Arizona Downs, the recently reopened horse racing track in northeast Arizona, will suspend the remainder of its planned summer racing schedule after Sunday’s card amid a continuing dispute with a simulcasting company.
The track in Prescott Valley, which reopened in May with a new name after a nine-year hiatus, said the simulcast company, Monarch Content Management, has refused to make its out-of-state racing signals available for use in its network of off-track-betting (OTB) sites.
“OTBs are the lifeblood of horse racing in our state because they fund the purse distribution to the horse owners, trainers, grooms and jockeys that compete at Arizona racetracks,” Arizona Downs co-owner and partner Tom Auther said in a statement. “Our OTBs need access to the same robust network of signals that Turf Paradise offers at its OTBs through Monarch.”
Arizona Downs is one of the closest live racing tracks to Las Vegas, a four-hour drive away.
The Arizona Legislature recently passed a bill requiring that any simulcast signal of live racing brought into Arizona from another state “must be offered to each commercial live-racing permittee in this state,” which is due to take effect Aug. 27.
But Monarch Content Management, which is owned by the Stronach Group, has indicated it believes that Arizona Downs’ OTB sites encroach on Turf Paradise’s OTB network and will threaten the Phoenix track’s long-term existence. It has indicated it views the new law as unconstitutional under the Interstate Horse Racing Act and plans to challenge it in court.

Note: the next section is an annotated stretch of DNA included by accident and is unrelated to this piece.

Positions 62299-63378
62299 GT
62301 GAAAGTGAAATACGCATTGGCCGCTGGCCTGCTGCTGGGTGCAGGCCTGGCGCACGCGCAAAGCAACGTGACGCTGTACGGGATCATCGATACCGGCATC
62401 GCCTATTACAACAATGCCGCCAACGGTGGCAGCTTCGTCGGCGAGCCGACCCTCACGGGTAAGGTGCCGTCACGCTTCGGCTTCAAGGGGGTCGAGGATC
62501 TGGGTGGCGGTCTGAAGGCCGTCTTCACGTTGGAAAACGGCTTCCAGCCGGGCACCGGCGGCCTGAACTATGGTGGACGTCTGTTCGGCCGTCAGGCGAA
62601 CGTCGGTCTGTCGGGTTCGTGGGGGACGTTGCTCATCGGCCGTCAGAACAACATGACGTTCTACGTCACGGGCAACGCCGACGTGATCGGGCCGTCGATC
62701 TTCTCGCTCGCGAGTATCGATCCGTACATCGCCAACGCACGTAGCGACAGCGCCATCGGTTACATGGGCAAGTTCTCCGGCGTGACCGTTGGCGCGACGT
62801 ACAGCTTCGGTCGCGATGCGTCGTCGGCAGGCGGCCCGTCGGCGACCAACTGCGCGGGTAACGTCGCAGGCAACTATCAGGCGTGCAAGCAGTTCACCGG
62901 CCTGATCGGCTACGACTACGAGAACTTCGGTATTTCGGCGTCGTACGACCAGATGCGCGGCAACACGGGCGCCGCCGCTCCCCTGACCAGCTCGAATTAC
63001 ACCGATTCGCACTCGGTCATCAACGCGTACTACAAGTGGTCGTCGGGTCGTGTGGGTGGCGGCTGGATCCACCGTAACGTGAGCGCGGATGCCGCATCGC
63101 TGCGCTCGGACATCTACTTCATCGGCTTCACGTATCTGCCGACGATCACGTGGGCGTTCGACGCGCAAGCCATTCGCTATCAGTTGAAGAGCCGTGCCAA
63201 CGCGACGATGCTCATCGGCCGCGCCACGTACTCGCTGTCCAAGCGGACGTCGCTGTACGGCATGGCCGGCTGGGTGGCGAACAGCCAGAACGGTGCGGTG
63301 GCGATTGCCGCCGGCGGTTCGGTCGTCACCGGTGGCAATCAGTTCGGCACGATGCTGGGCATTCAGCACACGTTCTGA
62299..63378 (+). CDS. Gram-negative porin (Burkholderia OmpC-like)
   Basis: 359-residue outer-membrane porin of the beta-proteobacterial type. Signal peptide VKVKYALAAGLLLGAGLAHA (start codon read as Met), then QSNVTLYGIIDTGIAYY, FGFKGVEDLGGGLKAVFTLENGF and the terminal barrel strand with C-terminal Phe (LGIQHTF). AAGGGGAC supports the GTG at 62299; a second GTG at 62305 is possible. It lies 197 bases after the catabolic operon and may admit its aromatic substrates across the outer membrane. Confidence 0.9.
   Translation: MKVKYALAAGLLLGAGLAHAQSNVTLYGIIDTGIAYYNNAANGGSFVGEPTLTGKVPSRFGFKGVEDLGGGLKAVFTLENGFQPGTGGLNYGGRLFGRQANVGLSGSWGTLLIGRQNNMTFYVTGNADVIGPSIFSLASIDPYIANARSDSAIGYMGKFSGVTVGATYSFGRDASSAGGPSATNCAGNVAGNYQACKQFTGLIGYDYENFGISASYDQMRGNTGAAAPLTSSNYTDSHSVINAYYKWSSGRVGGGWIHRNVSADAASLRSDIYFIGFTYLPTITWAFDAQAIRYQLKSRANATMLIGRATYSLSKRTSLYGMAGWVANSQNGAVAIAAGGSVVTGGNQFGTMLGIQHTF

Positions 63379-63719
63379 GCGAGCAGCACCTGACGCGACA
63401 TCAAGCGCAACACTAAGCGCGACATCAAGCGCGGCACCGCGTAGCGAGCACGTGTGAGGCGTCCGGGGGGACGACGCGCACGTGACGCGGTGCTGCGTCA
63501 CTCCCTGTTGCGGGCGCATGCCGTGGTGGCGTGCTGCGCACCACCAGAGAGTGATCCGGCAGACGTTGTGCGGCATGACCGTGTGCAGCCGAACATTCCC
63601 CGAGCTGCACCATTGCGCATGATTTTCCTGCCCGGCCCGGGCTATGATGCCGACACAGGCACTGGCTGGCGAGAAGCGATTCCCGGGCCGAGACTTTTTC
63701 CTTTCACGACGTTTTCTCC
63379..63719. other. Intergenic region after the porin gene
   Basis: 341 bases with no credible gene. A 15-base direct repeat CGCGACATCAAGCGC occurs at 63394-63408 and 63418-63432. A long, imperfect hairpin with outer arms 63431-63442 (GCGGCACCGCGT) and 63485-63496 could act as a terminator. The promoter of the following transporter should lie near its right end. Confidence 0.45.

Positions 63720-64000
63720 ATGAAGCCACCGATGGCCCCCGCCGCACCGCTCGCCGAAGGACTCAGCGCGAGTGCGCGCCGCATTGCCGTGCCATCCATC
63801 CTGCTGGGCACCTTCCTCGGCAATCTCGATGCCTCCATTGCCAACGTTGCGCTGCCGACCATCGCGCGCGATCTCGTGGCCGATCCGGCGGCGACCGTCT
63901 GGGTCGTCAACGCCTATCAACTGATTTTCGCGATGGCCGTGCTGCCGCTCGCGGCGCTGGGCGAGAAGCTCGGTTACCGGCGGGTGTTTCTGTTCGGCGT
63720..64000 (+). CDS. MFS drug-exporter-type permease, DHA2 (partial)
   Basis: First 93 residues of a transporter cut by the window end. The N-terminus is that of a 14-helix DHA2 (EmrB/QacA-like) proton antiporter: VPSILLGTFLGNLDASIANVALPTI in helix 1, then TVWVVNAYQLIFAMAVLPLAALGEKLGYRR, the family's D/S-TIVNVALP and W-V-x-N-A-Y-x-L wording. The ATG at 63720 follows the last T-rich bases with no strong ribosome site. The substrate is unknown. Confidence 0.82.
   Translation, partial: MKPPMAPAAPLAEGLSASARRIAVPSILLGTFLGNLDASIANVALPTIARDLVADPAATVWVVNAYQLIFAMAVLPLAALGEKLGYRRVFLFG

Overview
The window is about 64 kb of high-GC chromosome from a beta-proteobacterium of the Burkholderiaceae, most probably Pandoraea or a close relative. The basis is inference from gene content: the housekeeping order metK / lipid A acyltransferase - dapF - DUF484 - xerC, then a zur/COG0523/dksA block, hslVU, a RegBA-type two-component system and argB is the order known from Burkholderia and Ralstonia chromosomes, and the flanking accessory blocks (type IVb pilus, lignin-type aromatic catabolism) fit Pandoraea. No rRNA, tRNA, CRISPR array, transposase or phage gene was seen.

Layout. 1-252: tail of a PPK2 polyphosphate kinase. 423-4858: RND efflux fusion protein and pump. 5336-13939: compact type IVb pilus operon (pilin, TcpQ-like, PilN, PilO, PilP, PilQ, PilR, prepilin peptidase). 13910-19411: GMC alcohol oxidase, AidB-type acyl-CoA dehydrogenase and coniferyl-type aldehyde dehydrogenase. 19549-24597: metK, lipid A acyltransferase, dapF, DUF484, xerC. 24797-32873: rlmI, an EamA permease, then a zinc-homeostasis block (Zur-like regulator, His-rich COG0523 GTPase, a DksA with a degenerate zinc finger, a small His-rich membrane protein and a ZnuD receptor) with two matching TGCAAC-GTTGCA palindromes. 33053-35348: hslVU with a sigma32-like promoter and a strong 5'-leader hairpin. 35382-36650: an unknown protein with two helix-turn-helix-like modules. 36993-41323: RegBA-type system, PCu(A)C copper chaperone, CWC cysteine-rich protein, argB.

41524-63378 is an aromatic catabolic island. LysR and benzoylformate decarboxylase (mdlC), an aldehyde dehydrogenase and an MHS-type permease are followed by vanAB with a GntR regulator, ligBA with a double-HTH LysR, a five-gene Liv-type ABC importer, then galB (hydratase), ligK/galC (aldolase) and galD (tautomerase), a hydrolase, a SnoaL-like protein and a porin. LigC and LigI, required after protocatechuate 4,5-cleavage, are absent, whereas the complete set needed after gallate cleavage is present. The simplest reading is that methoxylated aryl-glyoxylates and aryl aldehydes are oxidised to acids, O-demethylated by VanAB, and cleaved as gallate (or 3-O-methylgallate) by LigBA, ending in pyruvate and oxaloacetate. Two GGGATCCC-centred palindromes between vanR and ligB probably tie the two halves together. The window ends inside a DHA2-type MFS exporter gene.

“It’s my belief that if Arizona Downs is allowed to go into the Phoenix marketplace and cannibalize the market, then Turf Paradise will not survive long term,” Monarch President Scott Daruty told the Review-Journal. “… We care because Turf Paradise currently produces 130 to 140 days of live racing a year, and if it goes out of business, we and our customers will lose access to that content.”
Arizona Downs’ ownership group, which spent $7 million renovating the former Yavapai Downs, believes Turf Paradise is pressuring Monarch to stick it to its new competitor, but Turf Paradise General Manager Vincent Francia said Friday that the track is not involved in the dispute.
“This is not a Turf Paradise issue,” he said. “It remains an issue between Monarch and Arizona Downs.”
The Arizona Downs release said the track will host its last two days of racing Saturday and Sunday before closing for the year. But the owners and management remain hopeful that it will again host live racing next summer.
“We are heart broken at the prospect of suspending our 2019 summer racing, and for our employees, and all the horsemen, trainers, jockeys and their families who stayed in Arizona to compete in our meet,” Auther said. “However the successful passage of HB 2547 puts us on sound footing for a full summer meet in 2020.”